Earlier this week, Sheryl Sandberg, Facebook Chief Operating Officer, announced that Facebook employees will now be getting 6 weeks’ paid family leave apart from the 4 month paid leave available to moms and dads. Sandberg who made the announcement at the Makers’ conference, a women’s leadership event held in Rancho Palos Verdes, California, underlined the importance of leaves by sharing how taking time off from work helped her cope after her husband’s death.
“This is very personal for me,” said Sandberg about the newly announced paid leave policies.
In the United States, only 60% private sector workers have any paid time off after they lose a loved one, and usually it’s only a few days
Facebook also announced three days of additional time off for employees caring for a family member with a short-term illness, and 20 days of bereavement leave, which is twice of what it was before.
In her Facebook post, Sandberg talks about Facebook’s commitment towards its leave policies for its employees:
The US is one of only a handful of countries in the world that offers no paid maternity leave
“When something happens that’s traumatic, it’s not just dealing with that but has its ripple effects. Psychologists think of it as Secondary Losses,” said Sandberg. Facebook definitely shows commitment to its employees by announcing such a fexible and extended leave policy.
Reacting to Facebook’s new leave policy, Jayantika Rai, a 31-year-old mother working with a start-up in Mumbai told SheThePeople.TV: ”A flexible and understanding work culture is very important for me. Employees spend most of their hours in the office, and knowing that your employer appreciates your given time and hard work is what makes one stick around. Regardless of whether one is single, married, without a child, has someone to take care of back home, just knowing that you’re part of another family makes working easier.”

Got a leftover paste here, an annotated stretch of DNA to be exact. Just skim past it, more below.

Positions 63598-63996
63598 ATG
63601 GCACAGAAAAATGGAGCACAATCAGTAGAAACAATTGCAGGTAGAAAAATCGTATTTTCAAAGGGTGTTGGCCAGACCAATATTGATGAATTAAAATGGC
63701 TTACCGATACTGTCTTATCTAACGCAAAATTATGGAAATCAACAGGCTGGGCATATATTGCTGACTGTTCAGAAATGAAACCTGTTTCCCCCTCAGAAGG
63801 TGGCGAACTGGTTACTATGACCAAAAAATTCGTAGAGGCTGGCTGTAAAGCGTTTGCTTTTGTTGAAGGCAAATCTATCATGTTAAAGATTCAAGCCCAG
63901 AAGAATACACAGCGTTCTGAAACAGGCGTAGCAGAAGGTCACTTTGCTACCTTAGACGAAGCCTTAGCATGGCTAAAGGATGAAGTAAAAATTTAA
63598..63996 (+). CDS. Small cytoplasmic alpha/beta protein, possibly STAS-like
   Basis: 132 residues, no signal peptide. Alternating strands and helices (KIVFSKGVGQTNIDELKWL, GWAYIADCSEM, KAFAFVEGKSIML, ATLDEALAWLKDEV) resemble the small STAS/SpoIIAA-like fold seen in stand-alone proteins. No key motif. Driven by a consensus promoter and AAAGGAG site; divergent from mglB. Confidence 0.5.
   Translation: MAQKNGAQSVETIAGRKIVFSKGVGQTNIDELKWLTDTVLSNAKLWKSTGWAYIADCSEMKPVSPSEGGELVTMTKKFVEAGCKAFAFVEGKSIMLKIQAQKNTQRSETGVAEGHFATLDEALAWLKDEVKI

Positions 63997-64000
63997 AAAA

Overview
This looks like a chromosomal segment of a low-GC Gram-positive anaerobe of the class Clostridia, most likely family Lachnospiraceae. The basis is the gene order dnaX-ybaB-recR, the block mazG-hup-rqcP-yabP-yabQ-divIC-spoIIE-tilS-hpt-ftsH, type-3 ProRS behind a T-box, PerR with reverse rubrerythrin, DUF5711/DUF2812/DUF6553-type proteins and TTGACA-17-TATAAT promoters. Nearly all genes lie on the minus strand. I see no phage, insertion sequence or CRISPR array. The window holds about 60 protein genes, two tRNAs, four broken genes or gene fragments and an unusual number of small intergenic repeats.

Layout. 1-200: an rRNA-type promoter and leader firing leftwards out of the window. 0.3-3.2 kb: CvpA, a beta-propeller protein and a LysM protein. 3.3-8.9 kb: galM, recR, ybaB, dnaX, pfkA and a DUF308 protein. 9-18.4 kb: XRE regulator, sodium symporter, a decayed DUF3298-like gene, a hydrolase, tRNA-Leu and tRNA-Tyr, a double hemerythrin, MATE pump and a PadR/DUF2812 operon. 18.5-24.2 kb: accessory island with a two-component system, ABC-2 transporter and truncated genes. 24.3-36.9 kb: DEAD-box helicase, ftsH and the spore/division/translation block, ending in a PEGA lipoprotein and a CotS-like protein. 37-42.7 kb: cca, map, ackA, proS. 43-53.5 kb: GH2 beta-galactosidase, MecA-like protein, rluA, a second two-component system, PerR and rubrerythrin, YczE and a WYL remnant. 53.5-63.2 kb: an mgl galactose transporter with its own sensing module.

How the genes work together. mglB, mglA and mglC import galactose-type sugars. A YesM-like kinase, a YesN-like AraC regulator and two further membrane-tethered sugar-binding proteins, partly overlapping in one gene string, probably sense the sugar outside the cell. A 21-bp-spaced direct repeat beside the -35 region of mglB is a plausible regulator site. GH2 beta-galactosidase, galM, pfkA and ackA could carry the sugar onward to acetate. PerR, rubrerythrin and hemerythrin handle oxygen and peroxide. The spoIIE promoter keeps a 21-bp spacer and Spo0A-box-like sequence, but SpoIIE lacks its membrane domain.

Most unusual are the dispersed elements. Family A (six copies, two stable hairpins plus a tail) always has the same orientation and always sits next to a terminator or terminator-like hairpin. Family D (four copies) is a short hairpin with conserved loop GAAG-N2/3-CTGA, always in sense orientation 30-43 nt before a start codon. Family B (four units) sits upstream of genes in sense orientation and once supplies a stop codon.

Ishani Ray (26), working with an MNC in Mumbai, says, “I moved to this city from Kolkata. My father had passed away and I had to rush back home. My boss was extremely understanding of the situation. He spoke to the HR and I didn’t have to worry about anything. It was a relief to know that while I deal with a personal emergency, I still had a hold on my professional opportunities.”
Why family leave is important?
- It improves a family’s ability to care for the next generation. According to economists Raquel Bernal and Anna Fruttero, a paid parental leave can increase a child’s average human capital. The time spent with the baby increases the child’s future skill level.
Economists find that the lack of paid family leave is one reason that the United States ranks 17th out of 22 OECD countries in female labour force participation.
- Providing paid leaves actually saves the companies money. Sociologist Sarah Jane Glynn conducted interviews to only find out that businesses spend about one-fifth of a worker’s salary to replace that worker.
- “Research on the effects of paid leave policies finds that leave periods up to a reasonable length of time is positive for employment outcomes, and those positive employment outcomes are consequently beneficial to the entire economy,” says Heather Boushey, Executive Director and Chief Economist at the Washington Center for Equitable Growth.